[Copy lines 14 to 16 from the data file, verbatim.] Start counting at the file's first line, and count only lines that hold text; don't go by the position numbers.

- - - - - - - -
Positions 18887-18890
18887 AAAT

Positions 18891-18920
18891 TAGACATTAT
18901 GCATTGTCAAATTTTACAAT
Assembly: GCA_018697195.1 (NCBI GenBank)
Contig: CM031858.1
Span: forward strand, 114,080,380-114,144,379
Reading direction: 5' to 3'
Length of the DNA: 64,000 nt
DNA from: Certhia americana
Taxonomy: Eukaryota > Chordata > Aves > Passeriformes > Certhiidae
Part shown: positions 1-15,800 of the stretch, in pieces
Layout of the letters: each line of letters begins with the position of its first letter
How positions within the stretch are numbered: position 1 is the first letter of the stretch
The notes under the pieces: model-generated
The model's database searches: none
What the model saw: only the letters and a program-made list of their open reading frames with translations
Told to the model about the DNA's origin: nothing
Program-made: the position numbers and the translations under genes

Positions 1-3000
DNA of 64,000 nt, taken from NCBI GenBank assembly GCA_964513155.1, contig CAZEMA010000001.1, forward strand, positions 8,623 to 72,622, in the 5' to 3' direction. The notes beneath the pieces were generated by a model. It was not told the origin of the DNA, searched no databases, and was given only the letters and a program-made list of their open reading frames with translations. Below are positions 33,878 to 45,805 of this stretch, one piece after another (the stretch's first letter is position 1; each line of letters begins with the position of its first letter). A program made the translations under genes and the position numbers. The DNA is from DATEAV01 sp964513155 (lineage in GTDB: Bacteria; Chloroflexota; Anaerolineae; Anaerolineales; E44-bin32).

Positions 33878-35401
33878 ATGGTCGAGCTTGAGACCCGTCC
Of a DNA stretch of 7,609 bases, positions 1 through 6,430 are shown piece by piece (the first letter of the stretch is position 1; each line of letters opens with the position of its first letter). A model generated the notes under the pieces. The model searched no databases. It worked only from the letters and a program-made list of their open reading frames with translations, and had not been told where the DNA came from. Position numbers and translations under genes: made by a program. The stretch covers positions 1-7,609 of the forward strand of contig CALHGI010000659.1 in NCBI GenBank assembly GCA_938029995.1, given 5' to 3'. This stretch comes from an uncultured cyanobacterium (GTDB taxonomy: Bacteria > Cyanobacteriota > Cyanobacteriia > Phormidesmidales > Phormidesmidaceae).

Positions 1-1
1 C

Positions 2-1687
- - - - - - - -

Layout of the letters: each line of letters begins with the position of its first letter
How positions within the stretch are numbered: position 1 is the first letter of the stretch
The notes under the pieces: model-generated